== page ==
Figure 1. Panoramic view showing unicornuate uterus with rudimentary horn and right hematosalpinx.

Right ureter was traced and was found to be well away from the rudimentary horn and hematosalpinx. First, hematosalpinx was excised with help of bipolar cautery and scissors. Then the same incision was continued transversely to excise the rudimentary horn. The horn contained approximately 50 ml of chocolate like material in its cavity and had no communication with the main uterus. 

Figure 2. After excision of hematosalpinx and rudimentary horn.

The remaining defect in the serosa and part of myometrium of the uterus was sutured in double layer with number1 polyglactin sutures. 

Figure 3.After suturing remaining defect in the uterus.

As the horn was well above the level of the isthmus and uterine vessels, uterovesical fold of peritoneum was not dissected. Hemostasis was confirmed and specimen was retrieved.  Hysteroscopy was not performed as the patient was a virgin.
Postoperative period was uneventful and she was discharged on third day. She was followed up regularly and had significant pain relief after the surgery. Histopathology confirmed hematometra and hematosalpinx.


Unicornuate uterus develops due to failure of development of one of the mullerian ducts and is commonly associated with various degrees of rudimentary horns when one of the ducts develops only partially. It is often associated with renal, spinal or cloacal abnormalities.  Diagnosis of this condition can be made incidentally during surgical procedure because of acute abdomen as seen in our case or during LSCS. Causes of abdominal pain in these patients can be due to distention of the uterus because of accumulated blood in the non-communicating rudimentary horn, pyometra, ruptured ectopic pregnancy in the rudimentary horn and torsion of the hematosalpinx. 

Presence of a cavitatory rudimentary horn especially carries poor prognosis due to frequent occurrence of endometriosis, cornual ectopic pregnancy and spontaneous abortion.[4] Endometriosis is a dreaded complication resulting from retrograde menstruation. It causes severe dysmenorrhea, chronic pelvic pain, dyspareunia and infertility. Three dimensional ultrasonography and MRI can confirm the diagnosis but diagnostic laparoscopy is considered gold standard. Surgical excision of the non-communicating horn should be performed at the earliest as it may contain functional endometrium, to prevent endometriosis and pregnancy complications. Operative laparoscopy is minimally invasive, has lesser morbidity and should be the method of choice in the surgical management of a rudimentary horn.[5]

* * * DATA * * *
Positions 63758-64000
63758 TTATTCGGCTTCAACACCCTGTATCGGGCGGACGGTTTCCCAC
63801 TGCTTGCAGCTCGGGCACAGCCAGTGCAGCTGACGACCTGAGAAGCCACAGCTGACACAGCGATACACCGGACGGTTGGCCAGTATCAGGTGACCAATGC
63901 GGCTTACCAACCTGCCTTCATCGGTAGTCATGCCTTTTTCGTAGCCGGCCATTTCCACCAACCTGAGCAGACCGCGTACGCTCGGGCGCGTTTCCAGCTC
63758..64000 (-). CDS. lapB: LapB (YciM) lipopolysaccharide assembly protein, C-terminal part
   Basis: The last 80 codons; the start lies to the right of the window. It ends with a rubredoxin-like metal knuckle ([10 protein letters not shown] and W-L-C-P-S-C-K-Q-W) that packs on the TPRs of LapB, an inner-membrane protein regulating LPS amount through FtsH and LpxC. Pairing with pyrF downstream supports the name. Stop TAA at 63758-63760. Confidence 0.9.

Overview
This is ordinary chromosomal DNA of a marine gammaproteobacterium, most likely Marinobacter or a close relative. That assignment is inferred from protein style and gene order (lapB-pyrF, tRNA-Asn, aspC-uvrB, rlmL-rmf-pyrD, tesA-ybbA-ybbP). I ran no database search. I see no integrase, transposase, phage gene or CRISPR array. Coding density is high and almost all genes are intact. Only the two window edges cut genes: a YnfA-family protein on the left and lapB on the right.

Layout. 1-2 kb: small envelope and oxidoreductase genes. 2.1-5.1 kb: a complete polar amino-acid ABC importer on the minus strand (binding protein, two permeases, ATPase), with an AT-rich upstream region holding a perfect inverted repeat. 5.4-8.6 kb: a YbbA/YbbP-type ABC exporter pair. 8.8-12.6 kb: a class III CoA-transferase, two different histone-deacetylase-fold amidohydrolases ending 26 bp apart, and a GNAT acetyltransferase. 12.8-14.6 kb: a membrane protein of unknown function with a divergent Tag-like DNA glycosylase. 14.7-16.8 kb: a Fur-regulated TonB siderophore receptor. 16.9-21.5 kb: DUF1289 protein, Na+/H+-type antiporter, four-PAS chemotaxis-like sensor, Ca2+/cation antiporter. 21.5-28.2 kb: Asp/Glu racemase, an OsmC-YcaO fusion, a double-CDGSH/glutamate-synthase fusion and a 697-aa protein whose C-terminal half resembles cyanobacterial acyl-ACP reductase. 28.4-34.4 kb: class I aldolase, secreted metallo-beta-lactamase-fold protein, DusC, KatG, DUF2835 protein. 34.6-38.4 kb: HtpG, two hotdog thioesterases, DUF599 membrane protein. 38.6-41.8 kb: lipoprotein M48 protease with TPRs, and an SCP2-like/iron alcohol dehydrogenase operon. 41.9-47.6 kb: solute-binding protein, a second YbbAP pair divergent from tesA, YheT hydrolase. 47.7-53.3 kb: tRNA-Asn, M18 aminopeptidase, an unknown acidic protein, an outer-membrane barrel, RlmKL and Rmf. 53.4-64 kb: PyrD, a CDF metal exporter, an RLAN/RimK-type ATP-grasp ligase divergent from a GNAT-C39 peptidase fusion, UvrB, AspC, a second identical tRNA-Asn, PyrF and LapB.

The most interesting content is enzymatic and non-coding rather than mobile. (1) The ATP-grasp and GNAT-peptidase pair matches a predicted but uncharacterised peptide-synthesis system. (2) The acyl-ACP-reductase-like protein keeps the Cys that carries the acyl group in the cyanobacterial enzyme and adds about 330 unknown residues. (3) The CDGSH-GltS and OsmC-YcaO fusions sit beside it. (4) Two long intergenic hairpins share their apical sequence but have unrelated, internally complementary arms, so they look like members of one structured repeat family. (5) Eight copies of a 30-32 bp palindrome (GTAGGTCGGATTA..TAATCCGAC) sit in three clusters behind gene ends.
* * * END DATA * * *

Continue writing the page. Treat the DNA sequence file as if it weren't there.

Secondary dysmenorrhea should be thoroughly evaluated in adolescent girls considering the possibility of mullerian anomaly. Minimal access surgery is the preferred mode of surgical management. Early diagnosis and prompt treatment is of importance to avoid future gynecological and obstetric complications.

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  3. Heinonen PK. Unicornuate uterus and rudimentary horn. Fertil Steril. 1997;68(2):224–30. 
  4. Jayasinghe Y, Rane A, Stalewski H, Grover S.The presentation and early diagnosis of the rudimentary uterine horn. Obstet Gynecol. 2005;105(6):1456–67. 
  5. Zapardiel I, Alvarez P, Perez-Medina T, Bajo-Arenas JM. Laparoscopic management of a cavitated noncommunicating rudimentary uterine horn of a unicornuate uterus: a case report. Journal of Medical Case Reports.2010; 4:215.

Shah NH, Khadkikar R, Jethwani L, Sahu S. Laparoscopic Excision Of The Functional Noncommunicating Horn Of The Unicornuate Uterus In a 15 Years Old Postmenarcheal Adolescent Girl. JPGO 2016. Volume 3 Number 6. Available from: